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Ask a PT: Why do my joints pop and crack when I move?

Joint crepitation or “popping and cracking” can cause a lot of worry in our patients and may lead to negative health beliefs concerning the crepitations. This is a very common question in our clinics and this blog aims to put an end to the negative health beliefs and reassure our patients that what they are hearing and experiencing is normal as well as explain what is actually happening to make that sensation.

What does the research say about joint crepitation?

To this day, there has been no research that has connected a definitive link in between joint crepitus and pathology. According to McCoy et al. 1987, 99% of a cohort demonstrated knee joint crepitus with no reports of knee pain. Another study examined the idea behind habitual knuckle cracking leading to arthritis and found no evidence of a statistically significant correlation. (Castellanos & Axelrod. 1990)

What is actually causing the noise?

There are a couple of theories as to what is causing the joint popping and cracking. One of these theories is that it is due tendons snapping over bony protuberances. Another theory is that inside the joints of our body when the bones move on one another, they can create a vacuum that causes a collapse of gas bubbles within the synovial fluid. This can be compared to the sound you hear when opening a jar of jelly and the pressurized air making the popping noise. When it comes to the knee, one of the most common joints to have crepitus, there is believed to be a slip-stick phenomenon; where the movement of the kneecap and femur move on one another and produce vibrational signals. 

When should I be concerned about the joint noises?

We certainly understand that joint noise can seem scary, but oftentimes joint crepitus should only be a cause for concern if: there is a sharp pain concordant with the joint crepitation or if you feel the joint has suddenly become less mobile secondary to a joint noise.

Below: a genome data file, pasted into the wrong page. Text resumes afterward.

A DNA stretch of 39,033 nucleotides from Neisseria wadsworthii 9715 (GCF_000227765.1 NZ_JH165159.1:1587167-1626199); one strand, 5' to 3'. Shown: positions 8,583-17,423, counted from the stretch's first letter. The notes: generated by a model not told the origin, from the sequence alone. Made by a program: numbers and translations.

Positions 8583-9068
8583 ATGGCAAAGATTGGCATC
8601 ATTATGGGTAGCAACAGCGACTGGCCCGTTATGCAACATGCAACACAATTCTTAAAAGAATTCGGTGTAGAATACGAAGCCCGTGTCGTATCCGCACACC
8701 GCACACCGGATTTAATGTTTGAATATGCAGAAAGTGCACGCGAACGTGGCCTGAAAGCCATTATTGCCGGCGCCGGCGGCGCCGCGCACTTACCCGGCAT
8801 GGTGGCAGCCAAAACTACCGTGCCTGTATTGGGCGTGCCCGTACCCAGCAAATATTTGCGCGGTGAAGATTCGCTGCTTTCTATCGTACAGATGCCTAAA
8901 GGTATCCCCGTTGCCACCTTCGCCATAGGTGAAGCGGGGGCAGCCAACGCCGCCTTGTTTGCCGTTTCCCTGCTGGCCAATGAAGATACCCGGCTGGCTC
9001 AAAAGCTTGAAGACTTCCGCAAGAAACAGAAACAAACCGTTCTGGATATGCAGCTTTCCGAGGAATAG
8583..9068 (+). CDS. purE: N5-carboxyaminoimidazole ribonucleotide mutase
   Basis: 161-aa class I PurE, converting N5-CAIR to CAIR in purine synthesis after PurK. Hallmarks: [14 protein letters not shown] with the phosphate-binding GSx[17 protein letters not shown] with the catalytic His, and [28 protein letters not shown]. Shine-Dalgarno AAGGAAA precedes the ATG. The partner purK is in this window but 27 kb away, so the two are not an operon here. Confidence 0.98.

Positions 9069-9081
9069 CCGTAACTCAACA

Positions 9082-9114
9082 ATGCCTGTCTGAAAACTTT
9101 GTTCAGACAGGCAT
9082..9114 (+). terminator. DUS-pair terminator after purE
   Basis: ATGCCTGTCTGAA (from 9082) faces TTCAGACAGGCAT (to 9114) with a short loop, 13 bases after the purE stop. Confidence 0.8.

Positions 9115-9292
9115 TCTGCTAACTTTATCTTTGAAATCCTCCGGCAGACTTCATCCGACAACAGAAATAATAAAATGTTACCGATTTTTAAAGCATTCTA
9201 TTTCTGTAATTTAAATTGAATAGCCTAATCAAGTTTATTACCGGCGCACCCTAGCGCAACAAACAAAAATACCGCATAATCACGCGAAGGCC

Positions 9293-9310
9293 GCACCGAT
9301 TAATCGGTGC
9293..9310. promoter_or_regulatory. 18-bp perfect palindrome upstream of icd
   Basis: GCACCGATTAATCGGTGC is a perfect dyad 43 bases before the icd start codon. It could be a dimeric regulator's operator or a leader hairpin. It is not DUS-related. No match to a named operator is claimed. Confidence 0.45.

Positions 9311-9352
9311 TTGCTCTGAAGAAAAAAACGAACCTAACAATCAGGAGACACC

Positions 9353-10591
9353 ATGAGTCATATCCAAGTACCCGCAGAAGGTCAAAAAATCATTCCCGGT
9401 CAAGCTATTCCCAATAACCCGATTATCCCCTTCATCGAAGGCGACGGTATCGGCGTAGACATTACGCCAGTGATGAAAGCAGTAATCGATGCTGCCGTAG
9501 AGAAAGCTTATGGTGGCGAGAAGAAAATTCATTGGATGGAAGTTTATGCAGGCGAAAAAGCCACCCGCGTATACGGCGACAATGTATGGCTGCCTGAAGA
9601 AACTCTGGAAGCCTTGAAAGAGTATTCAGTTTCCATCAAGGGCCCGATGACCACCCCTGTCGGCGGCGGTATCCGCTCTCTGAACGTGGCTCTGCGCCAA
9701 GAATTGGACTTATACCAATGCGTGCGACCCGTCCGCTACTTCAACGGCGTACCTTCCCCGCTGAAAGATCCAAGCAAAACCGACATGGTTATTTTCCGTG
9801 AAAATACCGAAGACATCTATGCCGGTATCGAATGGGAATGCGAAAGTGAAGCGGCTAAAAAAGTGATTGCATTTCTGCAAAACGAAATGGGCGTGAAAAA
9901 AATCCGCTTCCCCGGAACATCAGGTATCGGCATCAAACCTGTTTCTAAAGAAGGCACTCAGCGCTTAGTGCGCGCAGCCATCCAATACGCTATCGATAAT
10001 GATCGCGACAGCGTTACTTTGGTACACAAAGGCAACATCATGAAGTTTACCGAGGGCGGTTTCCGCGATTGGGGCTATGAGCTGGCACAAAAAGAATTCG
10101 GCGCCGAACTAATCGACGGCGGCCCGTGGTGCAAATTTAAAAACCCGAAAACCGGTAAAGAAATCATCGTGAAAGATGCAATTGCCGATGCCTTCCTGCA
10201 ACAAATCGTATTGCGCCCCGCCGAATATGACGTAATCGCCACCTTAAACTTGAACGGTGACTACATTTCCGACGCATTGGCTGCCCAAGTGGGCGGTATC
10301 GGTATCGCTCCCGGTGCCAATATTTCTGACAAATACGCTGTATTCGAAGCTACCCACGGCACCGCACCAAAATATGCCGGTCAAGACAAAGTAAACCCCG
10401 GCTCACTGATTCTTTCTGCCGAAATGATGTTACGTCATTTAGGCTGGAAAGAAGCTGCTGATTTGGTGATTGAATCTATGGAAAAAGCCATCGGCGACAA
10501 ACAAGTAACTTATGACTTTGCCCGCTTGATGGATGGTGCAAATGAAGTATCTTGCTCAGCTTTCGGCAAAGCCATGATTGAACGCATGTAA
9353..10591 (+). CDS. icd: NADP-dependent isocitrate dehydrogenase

Changing the narrative

We have all heard stories of being told that you are going to wear your knees out or thought “I’m too young for this” or “you need to get that checked out,” but these thoughts need to begin to reflect what the evidence states about joint noise. These thoughts can have a negative effect on our health and lead to us being fearful of moving and take away some of our cherished activities. As you can see by some of the research, having joint cracking and popping is a completely normal sensation and should not cause you to stop your physical activity or believe you are damaging your joints. If anything, having joint crepitus is a sign of having healthy and lubricated joints full of synovial fluid, which is great! 

If your joint noise has you feeling uneasy, then please make a visit with your local Therapydia physical therapist, but we hope this blog will help you feel more comfortable with some of those noises you have been experiencing and be the motivation to get you more active again. 

Jessica Jones

Physical Therapist

Jessica recently moved to Seattle from Boston, MA and is excited to join the Therapydia team. Her treatment experience includes orthopedics, sports medicine, pediatrics, and vestibular therapy. Jessica received her Doctorate in Physical Therapy from Northeastern University in Boston, MA in 2016. She has completed the Pediatric Physical Therapy Residency at Boston Children’s Hospital and is in the process of completing a Comprehensive Vestibular Rehabilitation certification. Jessica believes in empowering and inspiring patients to take control of their health through education, movement, and exercise. She enjoys treating patients of all ages and levels while utilizing soft tissue techniques, neuromuscular re-education, balance training as well as therapeutic exercise. In her free time, Jessica enjoys yoga, dancing, kayaking, and hiking with her dog!


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